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Panic Disorder

A panic attack is a physical response to stress or anxiety. It is an abrupt surge of intense discomfort that reaches a peak within minutes and usually subsides after about 10 minutes. The diagnosis of panic disorder includes persistent worry about additional panic attacks or avoidance of situations that might trigger another panic attack. Panic attacks may also occur in the presence of other psychiatric disorders, such as post-traumatic stress disorder and depression. For the diagnosis of panic disorder, four of the following symptoms also must be present: 

  • Palpitations, pounding heart or accelerated heart rate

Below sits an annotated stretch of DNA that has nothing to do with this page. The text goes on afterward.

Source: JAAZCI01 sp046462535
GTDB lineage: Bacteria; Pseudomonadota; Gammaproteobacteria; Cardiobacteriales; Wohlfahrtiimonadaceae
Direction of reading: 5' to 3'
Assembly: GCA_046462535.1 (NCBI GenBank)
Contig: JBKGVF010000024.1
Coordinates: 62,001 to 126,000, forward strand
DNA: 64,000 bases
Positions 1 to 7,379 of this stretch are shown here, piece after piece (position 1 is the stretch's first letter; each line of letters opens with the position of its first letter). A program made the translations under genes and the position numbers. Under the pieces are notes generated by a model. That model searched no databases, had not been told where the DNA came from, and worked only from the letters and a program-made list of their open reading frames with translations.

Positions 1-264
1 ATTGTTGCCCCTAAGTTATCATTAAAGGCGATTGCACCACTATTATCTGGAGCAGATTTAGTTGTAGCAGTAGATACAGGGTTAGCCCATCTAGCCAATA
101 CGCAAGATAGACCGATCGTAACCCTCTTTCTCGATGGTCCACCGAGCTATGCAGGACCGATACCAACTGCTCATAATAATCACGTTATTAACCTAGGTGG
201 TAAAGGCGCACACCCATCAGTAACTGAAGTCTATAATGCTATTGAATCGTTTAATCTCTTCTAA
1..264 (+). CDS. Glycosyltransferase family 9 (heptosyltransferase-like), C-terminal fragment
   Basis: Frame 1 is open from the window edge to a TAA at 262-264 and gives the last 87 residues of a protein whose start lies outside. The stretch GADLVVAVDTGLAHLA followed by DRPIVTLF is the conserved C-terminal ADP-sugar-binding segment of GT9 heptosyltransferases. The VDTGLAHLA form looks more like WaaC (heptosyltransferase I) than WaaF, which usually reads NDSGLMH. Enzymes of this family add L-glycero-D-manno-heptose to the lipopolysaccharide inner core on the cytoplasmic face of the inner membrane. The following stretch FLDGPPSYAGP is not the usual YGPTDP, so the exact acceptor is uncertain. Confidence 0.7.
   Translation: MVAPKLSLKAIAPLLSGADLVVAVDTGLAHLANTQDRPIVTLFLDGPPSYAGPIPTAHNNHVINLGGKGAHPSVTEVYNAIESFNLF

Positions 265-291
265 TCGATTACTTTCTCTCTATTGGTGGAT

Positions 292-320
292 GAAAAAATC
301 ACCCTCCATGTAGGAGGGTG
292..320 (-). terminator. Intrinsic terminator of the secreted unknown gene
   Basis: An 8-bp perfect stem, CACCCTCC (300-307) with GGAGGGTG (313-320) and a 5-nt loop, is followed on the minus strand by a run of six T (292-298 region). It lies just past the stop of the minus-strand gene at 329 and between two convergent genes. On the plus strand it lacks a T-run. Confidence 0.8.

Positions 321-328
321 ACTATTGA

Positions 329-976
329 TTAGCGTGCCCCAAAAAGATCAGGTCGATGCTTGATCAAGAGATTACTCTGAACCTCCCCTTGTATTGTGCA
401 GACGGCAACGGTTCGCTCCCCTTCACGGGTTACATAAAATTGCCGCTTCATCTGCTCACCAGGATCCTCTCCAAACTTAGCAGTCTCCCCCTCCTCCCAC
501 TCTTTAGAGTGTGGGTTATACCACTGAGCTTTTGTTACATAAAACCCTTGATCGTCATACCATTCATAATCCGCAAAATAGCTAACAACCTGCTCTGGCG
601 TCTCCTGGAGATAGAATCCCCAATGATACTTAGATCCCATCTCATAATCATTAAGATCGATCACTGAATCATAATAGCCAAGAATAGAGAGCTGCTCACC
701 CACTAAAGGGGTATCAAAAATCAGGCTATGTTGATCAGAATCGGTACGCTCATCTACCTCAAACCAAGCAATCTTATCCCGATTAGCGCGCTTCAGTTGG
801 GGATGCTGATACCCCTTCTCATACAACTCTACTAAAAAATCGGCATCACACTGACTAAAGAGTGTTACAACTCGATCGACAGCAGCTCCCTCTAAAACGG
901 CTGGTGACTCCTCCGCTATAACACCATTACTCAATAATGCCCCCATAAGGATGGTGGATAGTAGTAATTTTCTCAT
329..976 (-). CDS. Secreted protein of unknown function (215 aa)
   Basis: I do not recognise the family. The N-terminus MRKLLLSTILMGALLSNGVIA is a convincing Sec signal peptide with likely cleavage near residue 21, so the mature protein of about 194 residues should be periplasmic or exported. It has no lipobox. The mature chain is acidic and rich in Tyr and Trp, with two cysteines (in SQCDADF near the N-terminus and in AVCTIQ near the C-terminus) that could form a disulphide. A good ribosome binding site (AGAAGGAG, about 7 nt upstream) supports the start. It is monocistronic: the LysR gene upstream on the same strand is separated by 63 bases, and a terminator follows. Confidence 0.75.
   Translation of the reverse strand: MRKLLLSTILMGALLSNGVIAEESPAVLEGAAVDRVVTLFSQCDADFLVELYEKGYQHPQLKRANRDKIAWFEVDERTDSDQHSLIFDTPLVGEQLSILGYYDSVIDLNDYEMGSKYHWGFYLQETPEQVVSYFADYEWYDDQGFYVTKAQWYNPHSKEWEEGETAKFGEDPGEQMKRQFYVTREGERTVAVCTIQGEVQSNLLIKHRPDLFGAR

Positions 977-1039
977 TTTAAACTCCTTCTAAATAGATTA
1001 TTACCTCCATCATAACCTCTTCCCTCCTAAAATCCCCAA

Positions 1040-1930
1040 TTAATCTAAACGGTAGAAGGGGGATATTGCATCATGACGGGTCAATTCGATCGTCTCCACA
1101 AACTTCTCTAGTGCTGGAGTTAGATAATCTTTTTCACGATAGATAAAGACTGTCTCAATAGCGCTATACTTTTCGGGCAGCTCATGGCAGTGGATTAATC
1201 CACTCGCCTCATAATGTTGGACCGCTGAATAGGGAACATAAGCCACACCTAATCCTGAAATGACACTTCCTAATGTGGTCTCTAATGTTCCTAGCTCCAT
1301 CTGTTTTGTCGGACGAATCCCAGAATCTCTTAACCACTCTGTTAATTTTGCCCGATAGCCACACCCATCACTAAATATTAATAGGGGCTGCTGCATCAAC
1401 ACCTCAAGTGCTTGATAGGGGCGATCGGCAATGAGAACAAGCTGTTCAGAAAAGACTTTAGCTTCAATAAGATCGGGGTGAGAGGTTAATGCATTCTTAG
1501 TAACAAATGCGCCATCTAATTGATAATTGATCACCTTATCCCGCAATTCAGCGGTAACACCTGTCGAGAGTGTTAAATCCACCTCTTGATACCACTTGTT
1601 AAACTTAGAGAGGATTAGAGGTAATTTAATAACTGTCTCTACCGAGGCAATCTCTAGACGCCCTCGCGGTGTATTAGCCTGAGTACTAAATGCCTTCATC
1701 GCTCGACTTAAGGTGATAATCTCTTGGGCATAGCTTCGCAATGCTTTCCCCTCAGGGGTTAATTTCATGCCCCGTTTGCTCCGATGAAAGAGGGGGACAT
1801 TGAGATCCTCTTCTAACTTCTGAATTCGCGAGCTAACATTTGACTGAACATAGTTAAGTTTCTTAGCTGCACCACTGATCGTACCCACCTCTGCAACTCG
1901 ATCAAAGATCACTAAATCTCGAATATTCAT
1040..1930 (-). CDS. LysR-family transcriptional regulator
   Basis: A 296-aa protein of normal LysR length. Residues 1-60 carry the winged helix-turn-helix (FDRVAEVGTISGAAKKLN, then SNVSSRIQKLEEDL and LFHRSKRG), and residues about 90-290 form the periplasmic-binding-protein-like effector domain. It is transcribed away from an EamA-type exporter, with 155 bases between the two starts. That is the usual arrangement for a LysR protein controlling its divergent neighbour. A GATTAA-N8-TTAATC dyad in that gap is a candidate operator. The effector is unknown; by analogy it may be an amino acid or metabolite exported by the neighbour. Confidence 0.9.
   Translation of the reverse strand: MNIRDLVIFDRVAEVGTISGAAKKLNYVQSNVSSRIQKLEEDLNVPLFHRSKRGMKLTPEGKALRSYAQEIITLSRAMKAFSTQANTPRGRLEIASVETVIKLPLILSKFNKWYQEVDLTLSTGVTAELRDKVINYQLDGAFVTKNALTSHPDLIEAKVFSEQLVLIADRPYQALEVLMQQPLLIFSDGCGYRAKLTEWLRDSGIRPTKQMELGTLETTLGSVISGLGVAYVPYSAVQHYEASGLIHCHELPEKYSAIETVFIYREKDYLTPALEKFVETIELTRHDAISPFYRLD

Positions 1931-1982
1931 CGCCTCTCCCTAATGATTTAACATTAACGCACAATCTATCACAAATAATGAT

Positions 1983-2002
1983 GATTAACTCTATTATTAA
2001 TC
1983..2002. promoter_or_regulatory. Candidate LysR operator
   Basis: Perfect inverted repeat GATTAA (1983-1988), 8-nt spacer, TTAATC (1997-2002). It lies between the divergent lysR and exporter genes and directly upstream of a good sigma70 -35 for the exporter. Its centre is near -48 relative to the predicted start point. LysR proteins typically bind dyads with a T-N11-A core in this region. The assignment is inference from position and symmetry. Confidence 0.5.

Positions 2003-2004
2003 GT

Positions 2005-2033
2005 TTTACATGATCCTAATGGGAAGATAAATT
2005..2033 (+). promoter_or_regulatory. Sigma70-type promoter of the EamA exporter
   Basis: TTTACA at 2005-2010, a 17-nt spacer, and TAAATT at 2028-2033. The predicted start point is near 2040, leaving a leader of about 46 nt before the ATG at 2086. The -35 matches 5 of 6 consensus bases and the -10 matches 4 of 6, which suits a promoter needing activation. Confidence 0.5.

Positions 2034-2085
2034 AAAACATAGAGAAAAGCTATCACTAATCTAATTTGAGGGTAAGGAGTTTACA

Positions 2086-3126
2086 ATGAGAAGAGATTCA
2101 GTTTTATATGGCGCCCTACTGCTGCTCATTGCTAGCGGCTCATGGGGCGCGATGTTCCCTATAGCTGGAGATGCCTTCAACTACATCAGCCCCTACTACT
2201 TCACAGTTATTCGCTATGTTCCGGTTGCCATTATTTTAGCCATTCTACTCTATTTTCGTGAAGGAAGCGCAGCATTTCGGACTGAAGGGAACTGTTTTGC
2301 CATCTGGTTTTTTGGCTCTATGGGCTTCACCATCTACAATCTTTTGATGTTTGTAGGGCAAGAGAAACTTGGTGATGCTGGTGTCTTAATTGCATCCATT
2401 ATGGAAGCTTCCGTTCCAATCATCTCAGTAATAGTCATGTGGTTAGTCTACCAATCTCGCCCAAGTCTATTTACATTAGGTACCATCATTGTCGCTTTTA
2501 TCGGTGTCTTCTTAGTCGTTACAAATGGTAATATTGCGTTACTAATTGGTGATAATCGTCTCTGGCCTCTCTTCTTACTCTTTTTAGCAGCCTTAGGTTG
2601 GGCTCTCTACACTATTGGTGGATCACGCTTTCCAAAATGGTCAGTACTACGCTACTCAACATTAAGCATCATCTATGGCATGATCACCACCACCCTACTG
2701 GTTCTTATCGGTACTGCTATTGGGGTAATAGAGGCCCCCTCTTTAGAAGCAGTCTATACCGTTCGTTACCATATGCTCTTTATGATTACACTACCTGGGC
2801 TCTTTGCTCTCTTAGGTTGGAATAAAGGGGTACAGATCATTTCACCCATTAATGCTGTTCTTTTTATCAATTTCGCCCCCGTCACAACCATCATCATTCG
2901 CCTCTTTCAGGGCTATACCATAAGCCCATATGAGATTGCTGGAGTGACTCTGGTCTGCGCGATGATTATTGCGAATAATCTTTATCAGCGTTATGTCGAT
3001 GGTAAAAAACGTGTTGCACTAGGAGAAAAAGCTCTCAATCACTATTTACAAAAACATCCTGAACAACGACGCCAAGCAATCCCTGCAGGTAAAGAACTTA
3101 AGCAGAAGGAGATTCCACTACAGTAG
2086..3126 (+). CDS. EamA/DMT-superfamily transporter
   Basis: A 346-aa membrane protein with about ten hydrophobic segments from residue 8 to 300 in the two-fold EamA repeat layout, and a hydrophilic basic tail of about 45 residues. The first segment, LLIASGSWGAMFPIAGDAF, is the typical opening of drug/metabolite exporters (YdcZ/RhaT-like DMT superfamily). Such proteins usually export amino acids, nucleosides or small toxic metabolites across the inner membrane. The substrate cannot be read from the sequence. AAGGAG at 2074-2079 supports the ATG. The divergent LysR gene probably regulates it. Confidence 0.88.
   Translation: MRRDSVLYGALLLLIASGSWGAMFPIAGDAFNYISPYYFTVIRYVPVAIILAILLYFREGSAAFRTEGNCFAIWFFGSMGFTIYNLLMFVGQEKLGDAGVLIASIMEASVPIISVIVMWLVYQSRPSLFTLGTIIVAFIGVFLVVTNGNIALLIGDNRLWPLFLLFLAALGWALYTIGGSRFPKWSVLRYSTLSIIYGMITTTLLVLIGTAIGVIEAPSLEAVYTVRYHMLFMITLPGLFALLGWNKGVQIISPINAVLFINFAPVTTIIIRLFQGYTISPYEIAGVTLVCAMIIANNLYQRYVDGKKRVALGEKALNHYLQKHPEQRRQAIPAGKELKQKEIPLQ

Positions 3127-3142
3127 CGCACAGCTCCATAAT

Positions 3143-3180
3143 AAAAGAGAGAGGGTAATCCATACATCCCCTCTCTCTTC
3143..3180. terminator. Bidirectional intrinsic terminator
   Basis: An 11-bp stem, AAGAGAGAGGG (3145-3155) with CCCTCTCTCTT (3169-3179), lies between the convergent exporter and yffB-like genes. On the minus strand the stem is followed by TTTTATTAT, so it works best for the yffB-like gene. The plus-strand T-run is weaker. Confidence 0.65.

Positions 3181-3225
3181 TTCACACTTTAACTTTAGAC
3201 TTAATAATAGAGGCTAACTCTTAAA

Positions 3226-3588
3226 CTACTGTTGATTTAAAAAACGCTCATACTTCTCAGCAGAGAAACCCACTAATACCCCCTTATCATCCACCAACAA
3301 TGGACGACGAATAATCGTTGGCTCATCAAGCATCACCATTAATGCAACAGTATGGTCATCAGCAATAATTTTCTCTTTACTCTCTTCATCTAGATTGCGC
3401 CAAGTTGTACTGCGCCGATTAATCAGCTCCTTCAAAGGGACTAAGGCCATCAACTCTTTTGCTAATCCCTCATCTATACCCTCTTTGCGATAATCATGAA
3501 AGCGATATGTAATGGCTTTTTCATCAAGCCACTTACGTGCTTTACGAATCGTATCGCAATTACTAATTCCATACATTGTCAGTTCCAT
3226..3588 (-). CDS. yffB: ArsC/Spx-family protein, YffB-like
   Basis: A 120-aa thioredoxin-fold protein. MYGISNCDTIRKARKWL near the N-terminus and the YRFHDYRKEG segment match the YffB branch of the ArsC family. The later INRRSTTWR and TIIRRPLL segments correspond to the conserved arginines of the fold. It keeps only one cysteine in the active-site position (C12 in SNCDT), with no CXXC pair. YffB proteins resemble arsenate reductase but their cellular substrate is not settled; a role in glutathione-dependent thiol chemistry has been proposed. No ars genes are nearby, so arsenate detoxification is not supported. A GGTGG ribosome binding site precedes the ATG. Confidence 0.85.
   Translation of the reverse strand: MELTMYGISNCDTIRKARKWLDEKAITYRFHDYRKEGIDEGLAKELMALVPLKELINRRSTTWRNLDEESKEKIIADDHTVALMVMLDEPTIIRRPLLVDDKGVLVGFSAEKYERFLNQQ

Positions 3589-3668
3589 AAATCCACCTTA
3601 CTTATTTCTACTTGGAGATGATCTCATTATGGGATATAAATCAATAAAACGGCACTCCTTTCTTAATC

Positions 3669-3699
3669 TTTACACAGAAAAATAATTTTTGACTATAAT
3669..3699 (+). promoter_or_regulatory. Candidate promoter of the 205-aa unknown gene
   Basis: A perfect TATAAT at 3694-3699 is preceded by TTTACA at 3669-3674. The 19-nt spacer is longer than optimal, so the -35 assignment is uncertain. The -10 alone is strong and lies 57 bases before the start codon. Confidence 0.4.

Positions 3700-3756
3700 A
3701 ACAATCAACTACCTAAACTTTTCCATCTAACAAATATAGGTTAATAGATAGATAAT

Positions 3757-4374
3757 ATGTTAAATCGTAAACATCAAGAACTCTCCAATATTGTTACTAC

• Sweating
  • Trembling or shaking
  • Sensations of shortness of breath or smothering
  • Feelings of choking
  • Chest pain or discomfort
  • Nausea or abdominal distress.
  • Feeling dizzy, unsteady, light-headed or faint
  • Chills or heat sensations
  • numbness or tingling sensations
  • Feelings of unreality or being detached from oneself
  • Fear of losing control
  • Fear of dying

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Members of the Asher Center for the Study and Treatment of Depressive Disorders provide clinical care through Feinberg-affiliate care sites. Visit our Patient Care page for more information.

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With research participants' help, we are able to able to better understand, diagnose and develop treatment for depressive disorders. Browse our clinical trials to participate and help test new treatments.

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